Contrary to the extensive empirical literature that revolves around entrepreneurship, companies’ performances and entry-rates, the amount of research addressing theoretical frameworks explaining companies’ survivability has been limited and sparse. Two main limitations may affect research progress in this field: firstly, causality effects are difficult to identify and disentangle within entrepreneurial processes; and secondly, there is a lack of empirical research examining companies’ life expectancy and innovation after they enter a given market.
2.2 Combining Organisational Ecology (OE) and Industrial Organisation (IO)
The main approaches and studies used within the OE field focus on the identification and evaluation of factors resulting in companies’ organisational success and failure. According to OE, the chances of survival for a company in a given industry, or its organisational survivability, are determined (or selected) by the corresponding environment (Winter, 1990). Empirical studies are predominant in the OE field and focus on entrepreneurship factors like new organisational formations, mortality process, life cycles of the companies and organisational structure (Hannan, 1993; Carroll, 1997). OE studies examine densities (number of companies in a sector) to investigate foundation and mortality rates as well as the population dynamics and patterns of evolution within the density and markets (Carroll, 1995). Some studies have investigated companies’ life cycles using demographic characteristics such as companies’ age, size, organisational structure and cultural values (Amburgey and Rao, 1996). While the relationship between companies’ age, size and survival rates is not clear, there is a consensus among researchers that younger companies face greater exit risks, these indicated as liability of newness. However, since younger companies tend to be small in size, it is difficult to identify and distinguish between age and size effects - these indicated as liability ofsmallness – when examining companies’ survival rates.
Generally, OE approaches appear to provide not only the context for policy implications, but also a range of comprehensive mapping systems to understand dynamics and networks involving companies operating in a given environment or spatial context (Boone and van Witteloostuijn, 1995). According to IO, three types of market structures have an impact on a given industry performance: i) a concentrated market, ii) a fragmented market and iii) a dual-market (Boone et al., 2009). The type of market structure is determined by the concentration and population of firms within a given industry (Boone and van Witteloostuijn, 1996). A concentrated market is characterised by high density and low population of companies operating in it (e.g. in the video-game industry, this is the case of the hardware side of the market). A fragmented market represents exactly the opposite case of a concentrated market, with many companies and low density population. Finally, a dual market is characterised by both high concentration and high density of the firm population.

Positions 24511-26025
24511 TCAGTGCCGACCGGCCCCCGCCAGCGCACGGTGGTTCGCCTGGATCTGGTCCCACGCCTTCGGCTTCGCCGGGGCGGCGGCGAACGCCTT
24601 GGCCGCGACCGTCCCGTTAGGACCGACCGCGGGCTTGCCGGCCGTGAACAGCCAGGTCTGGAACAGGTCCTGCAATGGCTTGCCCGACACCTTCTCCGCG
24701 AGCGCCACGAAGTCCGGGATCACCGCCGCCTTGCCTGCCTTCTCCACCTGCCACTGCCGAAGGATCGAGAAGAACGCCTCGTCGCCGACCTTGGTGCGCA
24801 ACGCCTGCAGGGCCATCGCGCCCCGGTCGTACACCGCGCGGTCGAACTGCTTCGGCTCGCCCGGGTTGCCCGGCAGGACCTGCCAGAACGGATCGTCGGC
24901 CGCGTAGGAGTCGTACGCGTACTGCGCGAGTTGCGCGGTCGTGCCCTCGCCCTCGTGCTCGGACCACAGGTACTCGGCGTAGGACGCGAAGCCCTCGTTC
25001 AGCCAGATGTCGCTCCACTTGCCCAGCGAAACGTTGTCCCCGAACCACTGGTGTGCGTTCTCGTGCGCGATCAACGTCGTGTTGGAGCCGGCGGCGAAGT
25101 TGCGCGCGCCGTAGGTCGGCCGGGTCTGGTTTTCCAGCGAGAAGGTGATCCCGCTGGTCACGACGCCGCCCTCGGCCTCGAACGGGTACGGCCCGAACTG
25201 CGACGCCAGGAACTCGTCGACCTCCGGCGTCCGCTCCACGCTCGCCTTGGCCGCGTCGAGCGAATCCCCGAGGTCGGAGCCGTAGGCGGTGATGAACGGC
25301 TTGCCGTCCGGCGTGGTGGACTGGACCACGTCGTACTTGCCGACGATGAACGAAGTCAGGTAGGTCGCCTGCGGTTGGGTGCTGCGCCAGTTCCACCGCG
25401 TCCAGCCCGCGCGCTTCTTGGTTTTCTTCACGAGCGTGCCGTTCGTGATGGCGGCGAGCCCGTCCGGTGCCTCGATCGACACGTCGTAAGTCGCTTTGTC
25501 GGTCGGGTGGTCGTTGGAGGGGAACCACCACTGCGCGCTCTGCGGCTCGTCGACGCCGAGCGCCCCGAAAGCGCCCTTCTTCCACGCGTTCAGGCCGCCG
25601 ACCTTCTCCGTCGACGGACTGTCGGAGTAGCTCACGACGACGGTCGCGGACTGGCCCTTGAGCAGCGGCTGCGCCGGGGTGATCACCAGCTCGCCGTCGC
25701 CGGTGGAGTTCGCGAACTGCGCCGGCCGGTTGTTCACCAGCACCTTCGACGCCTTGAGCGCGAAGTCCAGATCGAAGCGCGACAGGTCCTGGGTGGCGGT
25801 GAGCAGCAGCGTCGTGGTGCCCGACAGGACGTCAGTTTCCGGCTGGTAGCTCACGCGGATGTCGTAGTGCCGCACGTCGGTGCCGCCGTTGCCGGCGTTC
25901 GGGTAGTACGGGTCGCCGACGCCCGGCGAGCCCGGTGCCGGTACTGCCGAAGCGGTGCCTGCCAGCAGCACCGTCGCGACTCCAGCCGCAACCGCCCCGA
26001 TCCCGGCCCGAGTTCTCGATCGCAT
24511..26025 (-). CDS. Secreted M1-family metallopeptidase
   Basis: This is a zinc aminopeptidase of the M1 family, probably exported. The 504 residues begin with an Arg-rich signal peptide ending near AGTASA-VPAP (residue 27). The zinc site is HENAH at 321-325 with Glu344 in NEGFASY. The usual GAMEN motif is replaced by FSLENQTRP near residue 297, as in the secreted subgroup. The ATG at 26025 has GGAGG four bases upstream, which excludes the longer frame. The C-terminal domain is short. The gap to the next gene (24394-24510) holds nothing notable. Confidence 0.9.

One of the main criticisms to OE is that it generates little practical and policy implications for management (Graham and Van de Van, 1983). While acknowledging such limitation, Boone and van Witteloostuijn (1995) suggest an approached derived from cross fertilisation between OE and elements derived from IO. This is because IO approaches tend to focus on one or more specific dimensions of organisational survivability that can be directly associated with companies’ financial performances, narrowing the environmental impact on companies down to market structures (Boone et al., 2012).
Both OE and IO use industry performance to investigate and understand economic markets as well as companies’ behaviours (Boone and van Witteloostuijn, 1995). However, while OE studies tend to emphasise on industry’s population density to explain companies’ chances of survival, IO studies focus on market concentration, roughly described as the portion of the market that is controlled by the largest four companies operating in a the market (commonly referred as ‘C4’). In addition, IO studies tend to indicate high flexibility to adapt to environmental changes as the most important skill companies have to maximise profitability and consequently chances of survival, although there is a significant paucity of mortality rate-based research within the IO literature. Conversely, there are a number of empirical OE studies which explore market population densities with regard to companies’ survival rates. These studies investigate companies through time, starting from their foundation, to identify opportunities and challenges that may affect their conduct and behaviour and threat their own existence.